Warcbase is an open-source platform for managing web archives built on Hadoop and HBase. The platform provides a flexible data model for storing and managing raw content as well as metadata and extracted knowledge. Tight integration with Hadoop provides powerful tools for analytics and data processing via Spark.
There are two main ways of using Warcbase:
+ The first and most common is to analyze web archives using Spark: these functionalities are contained in the warcbase-core module. + The second is to take advantage of HBase to provide random access as well as analytics capabilities. Random access allows Warcbase to provide temporal browsing of archived content (i.e., "wayback" functionality): these functionalities are contained in the warcbase-hbase module.
You can use Warcbase without HBase, and since HBase requires more extensive setup, it is recommended that if you're just starting out, play with the Spark analytics and don't worry about HBase.
Other helpful links:
Clone the repo:
$ git clone http://github.com/lintool/warcbase.git
You can then build Warcbase. If you are just interested in the analytics function, you can run the following:
$ mvn clean package -pl warcbase-core
For the impatient, to skip tests:
$ mvn clean package -pl warcbase-core -DskipTests
If you are interested in the HBase functionality as well, you can build everything using:
$ mvn clean package
Warcbase is built against CDH 5.7.1:
+ Hadoop version: 2.6.0-cdh5.7.1 + Spark version: 1.6.0-cdh5.7.1 + HBase version: 1.2.0-cdh5.7.1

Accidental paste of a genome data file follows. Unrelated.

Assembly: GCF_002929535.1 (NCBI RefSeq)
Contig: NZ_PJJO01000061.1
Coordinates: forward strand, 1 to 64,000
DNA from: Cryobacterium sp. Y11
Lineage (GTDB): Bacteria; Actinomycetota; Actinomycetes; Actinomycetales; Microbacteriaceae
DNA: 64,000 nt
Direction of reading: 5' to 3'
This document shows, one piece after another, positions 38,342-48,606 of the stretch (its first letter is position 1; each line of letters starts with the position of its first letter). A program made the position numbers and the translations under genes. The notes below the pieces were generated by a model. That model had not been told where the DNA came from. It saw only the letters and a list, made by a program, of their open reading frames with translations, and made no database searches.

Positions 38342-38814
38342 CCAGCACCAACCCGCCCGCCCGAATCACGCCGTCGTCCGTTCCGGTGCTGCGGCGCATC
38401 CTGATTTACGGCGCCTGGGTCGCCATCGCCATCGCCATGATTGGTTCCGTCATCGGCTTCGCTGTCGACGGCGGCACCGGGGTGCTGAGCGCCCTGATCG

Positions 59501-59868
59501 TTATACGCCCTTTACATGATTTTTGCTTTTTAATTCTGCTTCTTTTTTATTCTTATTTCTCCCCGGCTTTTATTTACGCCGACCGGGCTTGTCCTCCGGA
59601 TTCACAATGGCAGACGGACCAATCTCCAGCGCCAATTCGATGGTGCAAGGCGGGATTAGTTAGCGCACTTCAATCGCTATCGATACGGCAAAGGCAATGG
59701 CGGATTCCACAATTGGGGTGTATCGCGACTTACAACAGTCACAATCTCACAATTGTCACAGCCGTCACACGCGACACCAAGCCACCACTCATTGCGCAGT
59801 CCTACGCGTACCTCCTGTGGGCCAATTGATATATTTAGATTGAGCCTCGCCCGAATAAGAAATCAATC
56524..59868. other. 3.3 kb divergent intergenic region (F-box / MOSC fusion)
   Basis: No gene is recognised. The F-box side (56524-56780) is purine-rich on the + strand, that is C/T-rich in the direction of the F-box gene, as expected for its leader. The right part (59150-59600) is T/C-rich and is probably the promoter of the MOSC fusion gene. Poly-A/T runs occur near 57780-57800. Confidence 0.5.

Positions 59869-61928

The Hadoop ecosystem is evolving rapidly, so there may be incompatibilities with other versions.
For the impatient, let's do a simple analysis with Spark. Within the repo there's already a sample ARC file stored at warcbase-core/src/test/resources/arc/example.arc.gz. Our supporting resources repository also has larger ARC and WARC files as real-world examples.
If you need to install Spark, we have a walkthrough here. This page also has instructions on how to install and run Spark Notebook, an interactive web-based editor.
Once you've got Spark installed, go ahead and fire up the Spark shell:
$ spark-shell --jars warcbase-core/target/warcbase-core-0.1.0-SNAPSHOT-fatjar.jar
Here's a simple script that extracts and counts the top-level domains (i.e., number of pages for each top-level domain) in the sample ARC data:
scala import org.warcbase.spark.matchbox._ import org.warcbase.spark.rdd.RecordRDD._ val r = RecordLoader.loadArchives("warcbase-core/src/test/resources/arc/example.arc.gz", sc) .keepValidPages() .map(r => ExtractDomain(r.getUrl)) .countItems() .take(10)
Tip: By default, commands in the Spark shell must be one line. To run multi-line commands, type :paste in the Spark shell: you can then copy-paste the script above directly into Spark shell. Use Ctrl-D to finish the command.
What to learn more? Check out our detailed documentation.
The result of analyses of using Warcbase can serve as input to visualizations that help scholars interactively explore the data. Examples include:
+ Basic crawl statistics from the Canadian Political Parties and Political Interest Groups collection. + Interactive graph visualization using Gephi. + Named entity visualization for exploring relative frequencies of people, places, and locations. + Shine interface for faceted full-text search.
+ Ingesting content into HBase: loading ARC and WARC data into HBase + Warcbase/Wayback integration: guide to provide temporal browsing capabilities + Warcbase Java tools: building the URL mapping, extracting the webgraph
Licensed under the Apache License, Version 2.0.
This work is supported in part by the U.S. National Science Foundation, the Natural Sciences and Engineering Research Council of Canada, the Social Sciences and Humanities Research Council of Canada, the Ontario Ministry of Research and Innovation's Early Researcher Award program, and the Mellon Foundation (via Columbia University). Any opinions, findings, and conclusions or recommendations expressed are those of the researchers and do not necessarily reflect the views of the sponsors.